From AC to IT

Richard Venga, Mitsubishi Electric, IT cooling, CRAC, computer room, server room
Richard Venga

Richard Venga explains how air conditioning installers may well be IT-cooling installers without even realising it. And how they can make the most of today’s cooling technologies.

You’ve probably heard it before – “Every company these days is an IT company” – and to a certain extent, that’s true. The proliferation of IT has meant that virtually every company is reliant on technology to remain successful.

This expansion of computing technology also means a growth in the amount of cooling needed for the dedicated IT infrastructure – and this is an area that many air conditioning installers are missing out on, despite already having the skills to capitalise on the opportunity to grow their business. In a time when installers need to find ways to set themselves apart from the crowd, being able to offer both AC and IT cooling installation can deliver a stable new revenue supply.

When we talk about IT cooling, we aren’t talking about the enterprise dedicated data centres – the Amazons, the Facebooks, the Googles. We are talking about server rooms located within multipurpose buildings.

Whether it’s for an office, a retail outlet, a doctor’s surgery, a hotel or a coffee shop, a lot of these businesses will have a room somewhere with critical computer support that cannot be switched off. Anybody that has an IT communications or server room knows the fundamental issue with keeping IT hardware on-premise is that it must be kept cool to keep doing its job reliably.

IT cooling is a round-the-clock requirement and is increasingly critical for all modern businesses. Air conditioning installers working on a refurbishment or a new install project should always ask about the server rooms, extending the existing work that is already being done in the building.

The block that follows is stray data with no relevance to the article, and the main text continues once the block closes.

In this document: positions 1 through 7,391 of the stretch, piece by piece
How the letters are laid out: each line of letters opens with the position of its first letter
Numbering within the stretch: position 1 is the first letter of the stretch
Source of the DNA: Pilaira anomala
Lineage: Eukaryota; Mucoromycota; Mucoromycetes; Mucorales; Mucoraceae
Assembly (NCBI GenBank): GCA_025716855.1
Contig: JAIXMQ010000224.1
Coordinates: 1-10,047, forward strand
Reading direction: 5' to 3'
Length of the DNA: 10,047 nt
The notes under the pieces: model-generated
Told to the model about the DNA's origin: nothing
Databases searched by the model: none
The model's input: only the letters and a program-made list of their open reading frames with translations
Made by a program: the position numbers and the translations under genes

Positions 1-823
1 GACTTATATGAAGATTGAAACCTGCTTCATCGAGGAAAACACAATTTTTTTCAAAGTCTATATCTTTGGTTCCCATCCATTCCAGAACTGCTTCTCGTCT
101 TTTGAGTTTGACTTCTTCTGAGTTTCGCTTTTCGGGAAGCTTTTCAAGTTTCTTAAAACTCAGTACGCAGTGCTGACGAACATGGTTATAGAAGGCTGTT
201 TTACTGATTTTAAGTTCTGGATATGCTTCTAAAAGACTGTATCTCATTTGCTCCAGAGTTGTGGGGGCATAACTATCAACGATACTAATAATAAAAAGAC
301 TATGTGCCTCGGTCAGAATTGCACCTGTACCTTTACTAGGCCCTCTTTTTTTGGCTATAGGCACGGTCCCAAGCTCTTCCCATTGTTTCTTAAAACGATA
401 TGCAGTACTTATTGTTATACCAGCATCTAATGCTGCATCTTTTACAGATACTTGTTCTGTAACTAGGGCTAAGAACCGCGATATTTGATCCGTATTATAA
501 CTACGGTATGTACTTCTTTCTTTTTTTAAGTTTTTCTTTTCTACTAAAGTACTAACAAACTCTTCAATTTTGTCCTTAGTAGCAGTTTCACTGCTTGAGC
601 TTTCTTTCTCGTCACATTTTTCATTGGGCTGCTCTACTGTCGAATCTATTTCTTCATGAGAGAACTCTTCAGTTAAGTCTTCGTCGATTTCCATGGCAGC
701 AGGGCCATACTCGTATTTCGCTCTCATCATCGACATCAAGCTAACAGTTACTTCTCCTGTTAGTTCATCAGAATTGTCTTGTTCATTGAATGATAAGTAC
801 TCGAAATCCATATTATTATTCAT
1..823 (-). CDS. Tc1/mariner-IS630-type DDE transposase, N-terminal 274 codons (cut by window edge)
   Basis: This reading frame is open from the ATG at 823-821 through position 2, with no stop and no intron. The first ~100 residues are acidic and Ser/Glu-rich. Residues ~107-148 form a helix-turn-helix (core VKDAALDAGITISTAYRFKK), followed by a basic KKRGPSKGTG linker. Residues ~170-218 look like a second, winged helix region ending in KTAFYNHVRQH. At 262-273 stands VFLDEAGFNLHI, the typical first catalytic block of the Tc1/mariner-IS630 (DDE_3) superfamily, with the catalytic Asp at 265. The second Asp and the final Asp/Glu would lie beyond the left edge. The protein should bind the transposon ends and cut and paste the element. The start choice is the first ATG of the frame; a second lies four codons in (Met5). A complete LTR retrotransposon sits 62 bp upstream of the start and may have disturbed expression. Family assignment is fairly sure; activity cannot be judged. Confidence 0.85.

Typically, these rooms aren’t designed and built specifically to be server rooms. For this reason they will need dedicated, independent cooling units to ensure the critical IT hardware is kept running.

Air conditioning installers are already in these buildings but may not have the confidence to quote for the IT cooling element. However, a new generation of IT cooling equipment is making the job easier by offering a dedicated ‘plug and play’ system that will be very similar to the products that installers are already using, and therefore familiar enough that they can work with confidence.

But there are some differences in the requirements for IT cooling. Air conditioning installers know all about keeping occupants comfortable, but for most buildings, this will be a 9am-5pm job.

Richard Venga, Mitsubishi Electric, IT cooling, CRAC, computer room, server room

Comfort cooling air conditioning units will often have downtime, especially in the evening when a building isn’t as busy. IT cooling, on the other hand, requires dedicated cooling 24/7 every day of the year – without fail and this is where ‘traditional’ direct expansion (DX) units can struggle to meet the continuous needs of IT cooling.

These mission-critical parts of the business simply cannot fail so they cannot rely on the same air conditioning system used for the rest of the building and they need their own dedicated system that offers the highest redundancy.

Many businesses won’t be aware that they can get their IT cooling facilities directly from an air conditioning installer. There is the perception that is it a more high-tech requirement needing an IT cooling specialist. But that doesn’t have to be the case.

When installers are asked to quote for installs and refurbishments of existing HVAC equipment for a variety of different buildings, it is now worth asking about the server room as well, as a lot of businesses don’t always link the requirements for IT cooling with the needs for occupant comfort.

These two parts of the same building, with their different requirements can often be dealt with separately by the facilities manager, or the specifying team, meaning you may miss out on the second part … unless you ask.

We live in a fast-moving world and developments in computing generally mean smaller, more powerful units and this increases the density of computing within a room or space, leading to even more heat generation.

Specifying and installing a dedicated air conditioning system for an IT server room, regardless of how large or small it is, can provide you with another opportunity for business. There are products such as Mitsubish Electric’s packaged Computer Room Air Conditioning (CRAC) that can make this an option for air conditioning installers to offer their customers.

In a fast-moving and competitive market installers not only have the skills and experience, they also have the dedicated equipment and full support to capitalise on the opportunities of a growing vertical market.

Richard Venga is Senior Product Manager at Mitsubishi Electric

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